As a 7th generation Vermonter, other than my years living overseas in the Peace Corps, I've always found my way back to the Green Mountain State for the celebration of Thanksgiving. Probably not a DNA thing, since none of my relatives live here anymore, but mostly, it's a Thanksgiving tradition thing and a welcoming back of friends on the slopes of Stratton, where I've been coming every Thanksgiving ever since it opened.
This morning's trip from the NH beach to the bustling town of Bondville, (pop. 647), known for being the oldest summer fair in Vermont, took just three hours (ayah...can't get theah from heah) which always makes me think about how technology advances have changed our Thanksgivings.
- Bapa, my beloved grandfather and the original Derby entrepreneur who left Vermont to set up his first stores in Harvard and Davis Squares, always returned to Poultney, Vermont every Thanksgiving to visit Horace, his father and a true pioneer (he left Vermont at the age of 17 to ride Pony Express and become a soldier on the western New Mexico frontier)
- My trip this morning took just under three hours including traveling at 75 mph on three interstate highways. Bapa's trip took two full days in a new Ford without GPS, power steering, defrosters or heated seats over mostly dirt roads, which were, once he got to Vermont, only deeply rutted single tracks frozen into the mud.
- I was on the phone during most of my trip this morning calling friends and family to wish them a wonderful holiday. Back in the early 1940's, Bapa was driving to a house with no phone, no electricity and and no inside plumbing.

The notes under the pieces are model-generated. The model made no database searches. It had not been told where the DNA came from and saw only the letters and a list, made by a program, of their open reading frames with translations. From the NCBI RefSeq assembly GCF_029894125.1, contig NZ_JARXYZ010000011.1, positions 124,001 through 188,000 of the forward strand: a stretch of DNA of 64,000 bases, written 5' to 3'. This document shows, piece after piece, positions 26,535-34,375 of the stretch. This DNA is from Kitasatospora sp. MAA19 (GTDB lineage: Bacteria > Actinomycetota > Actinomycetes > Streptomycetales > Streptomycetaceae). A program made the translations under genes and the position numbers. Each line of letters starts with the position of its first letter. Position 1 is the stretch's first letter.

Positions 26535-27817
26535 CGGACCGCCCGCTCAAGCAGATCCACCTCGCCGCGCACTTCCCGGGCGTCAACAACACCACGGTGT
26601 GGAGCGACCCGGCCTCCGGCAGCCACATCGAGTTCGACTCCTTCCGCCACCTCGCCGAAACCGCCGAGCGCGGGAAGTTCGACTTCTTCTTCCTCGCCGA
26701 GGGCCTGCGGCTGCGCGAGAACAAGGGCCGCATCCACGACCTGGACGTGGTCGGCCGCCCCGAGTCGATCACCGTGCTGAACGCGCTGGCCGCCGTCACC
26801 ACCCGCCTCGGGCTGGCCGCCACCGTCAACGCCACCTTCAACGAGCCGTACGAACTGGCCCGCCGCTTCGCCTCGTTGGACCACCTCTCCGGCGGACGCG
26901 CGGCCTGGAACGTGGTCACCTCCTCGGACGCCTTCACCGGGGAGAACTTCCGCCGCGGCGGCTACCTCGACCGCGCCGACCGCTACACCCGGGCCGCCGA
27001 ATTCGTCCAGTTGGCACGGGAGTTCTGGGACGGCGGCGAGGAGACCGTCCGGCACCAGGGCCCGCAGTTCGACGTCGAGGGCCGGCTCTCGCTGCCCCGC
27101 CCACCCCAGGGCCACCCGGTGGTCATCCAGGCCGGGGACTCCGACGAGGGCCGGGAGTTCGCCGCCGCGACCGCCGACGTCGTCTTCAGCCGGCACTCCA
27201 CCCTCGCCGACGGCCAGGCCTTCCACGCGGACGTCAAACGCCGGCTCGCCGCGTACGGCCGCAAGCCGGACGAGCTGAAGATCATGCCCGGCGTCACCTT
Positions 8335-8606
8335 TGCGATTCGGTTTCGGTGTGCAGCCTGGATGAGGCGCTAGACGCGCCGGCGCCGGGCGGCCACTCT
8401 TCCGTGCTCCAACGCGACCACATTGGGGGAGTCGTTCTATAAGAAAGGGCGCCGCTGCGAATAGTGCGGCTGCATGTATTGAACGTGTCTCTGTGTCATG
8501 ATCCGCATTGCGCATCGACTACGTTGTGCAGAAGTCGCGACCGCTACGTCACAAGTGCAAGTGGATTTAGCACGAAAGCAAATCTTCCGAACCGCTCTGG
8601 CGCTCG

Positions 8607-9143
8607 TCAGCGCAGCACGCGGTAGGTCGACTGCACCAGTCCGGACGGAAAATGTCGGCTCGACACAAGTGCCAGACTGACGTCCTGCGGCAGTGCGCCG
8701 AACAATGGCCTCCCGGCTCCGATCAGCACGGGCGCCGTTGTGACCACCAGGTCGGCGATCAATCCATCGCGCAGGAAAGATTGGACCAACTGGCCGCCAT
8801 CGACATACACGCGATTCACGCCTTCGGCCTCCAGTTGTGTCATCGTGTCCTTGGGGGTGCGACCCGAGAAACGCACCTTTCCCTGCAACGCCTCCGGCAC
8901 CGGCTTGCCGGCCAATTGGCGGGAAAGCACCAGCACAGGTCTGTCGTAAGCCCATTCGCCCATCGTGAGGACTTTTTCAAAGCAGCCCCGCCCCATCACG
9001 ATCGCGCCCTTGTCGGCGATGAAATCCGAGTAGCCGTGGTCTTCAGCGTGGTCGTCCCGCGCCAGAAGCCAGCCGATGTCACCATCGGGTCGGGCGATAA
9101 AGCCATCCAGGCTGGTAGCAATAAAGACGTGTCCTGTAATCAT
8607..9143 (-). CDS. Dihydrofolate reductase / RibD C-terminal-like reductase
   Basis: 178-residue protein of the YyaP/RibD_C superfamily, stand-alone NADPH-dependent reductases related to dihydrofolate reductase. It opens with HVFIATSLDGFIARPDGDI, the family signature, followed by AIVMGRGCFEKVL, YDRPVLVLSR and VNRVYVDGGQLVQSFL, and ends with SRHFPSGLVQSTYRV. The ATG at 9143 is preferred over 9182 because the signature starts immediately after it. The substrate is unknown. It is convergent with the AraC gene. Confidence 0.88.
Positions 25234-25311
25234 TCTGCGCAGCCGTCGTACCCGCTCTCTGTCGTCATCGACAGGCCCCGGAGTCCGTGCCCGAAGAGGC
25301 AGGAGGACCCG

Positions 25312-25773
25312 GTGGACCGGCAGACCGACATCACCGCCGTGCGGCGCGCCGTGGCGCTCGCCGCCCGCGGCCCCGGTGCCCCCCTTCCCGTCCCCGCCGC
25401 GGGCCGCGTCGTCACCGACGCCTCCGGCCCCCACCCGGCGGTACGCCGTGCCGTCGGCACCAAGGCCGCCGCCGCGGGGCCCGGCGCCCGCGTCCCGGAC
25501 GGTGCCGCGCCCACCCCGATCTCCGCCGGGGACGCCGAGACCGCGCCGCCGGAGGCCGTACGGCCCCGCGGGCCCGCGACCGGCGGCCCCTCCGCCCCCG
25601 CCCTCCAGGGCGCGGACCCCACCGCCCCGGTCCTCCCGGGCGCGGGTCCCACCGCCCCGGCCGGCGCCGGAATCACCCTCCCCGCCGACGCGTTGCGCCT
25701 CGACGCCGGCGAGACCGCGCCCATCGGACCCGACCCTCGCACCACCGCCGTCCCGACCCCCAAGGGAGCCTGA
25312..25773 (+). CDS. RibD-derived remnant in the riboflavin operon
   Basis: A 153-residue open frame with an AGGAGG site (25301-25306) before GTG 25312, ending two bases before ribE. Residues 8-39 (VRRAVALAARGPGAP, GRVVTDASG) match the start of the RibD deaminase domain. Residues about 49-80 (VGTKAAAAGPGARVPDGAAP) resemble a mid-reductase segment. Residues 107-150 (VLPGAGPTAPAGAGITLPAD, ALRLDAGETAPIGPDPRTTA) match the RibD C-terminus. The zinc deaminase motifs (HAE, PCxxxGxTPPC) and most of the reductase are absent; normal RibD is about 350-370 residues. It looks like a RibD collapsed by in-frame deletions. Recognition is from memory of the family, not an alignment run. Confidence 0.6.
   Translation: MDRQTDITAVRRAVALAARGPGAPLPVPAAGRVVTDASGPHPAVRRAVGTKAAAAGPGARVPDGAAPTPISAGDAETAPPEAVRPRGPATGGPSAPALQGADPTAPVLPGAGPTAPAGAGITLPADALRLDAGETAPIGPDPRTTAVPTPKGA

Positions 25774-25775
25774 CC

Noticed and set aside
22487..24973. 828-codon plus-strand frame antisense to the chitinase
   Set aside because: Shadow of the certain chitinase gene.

- I'll take lots of pictures tonight at dinner on my iPhone and post them on Facebook while I am texting them to my friends. Bapa, who was an early pioneer in selling cameras, took pictures with his prized Kodak which allowed just 8 shots of film on a roll, which was then mailed to Kodak for processing and returned a week later in the form of printed pictures.
So technology has shaped and reshaped our lives, and, at a faster pace than ever before. Today, in addition to hundreds of emails a day, an uncountable number of texts and frequent daily postings on FB, LI and Twitter, I have the excitement of communicating (mostly by email and some by Facebook) every day, multiple times a day, with about 30 of my high school buddies, simply called "The Tribe".
Some of it is actually important, some the postings of life events, and some consists of lots of heated "points-of-view" and outright disagreements, of course, about politics. But the reality of it all is that we, The Tribe, are still friends after all these years, and remain closely connected through the ever-evolving magic of technology.
Today is a day of remembering, of thankfulness, of hugging and laughing and reaching out to friends that we may not have seen in a while. I would ask you to take some time before the football games to reach out and connect to old friends and distant relatives...no matter how long it has been. Give them a call, send them a text, use FB, or just email them. Today is one of those few days that you can reach out without any reason at all and simply say, "I was thinking about you" and connect to just wish someone "Happy Thanksgiving?"
...And then take just a minute and imagine how you will be sending Thanksgiving messages to your friends and family 20 or 50 years from now.
Happy Thanksgiving from the metropolis of Bondville, where only in Vermont, the same town can be called one name, "Bondville", by the federal government and also "Winhall", by the town and state governments.
Good selling this week!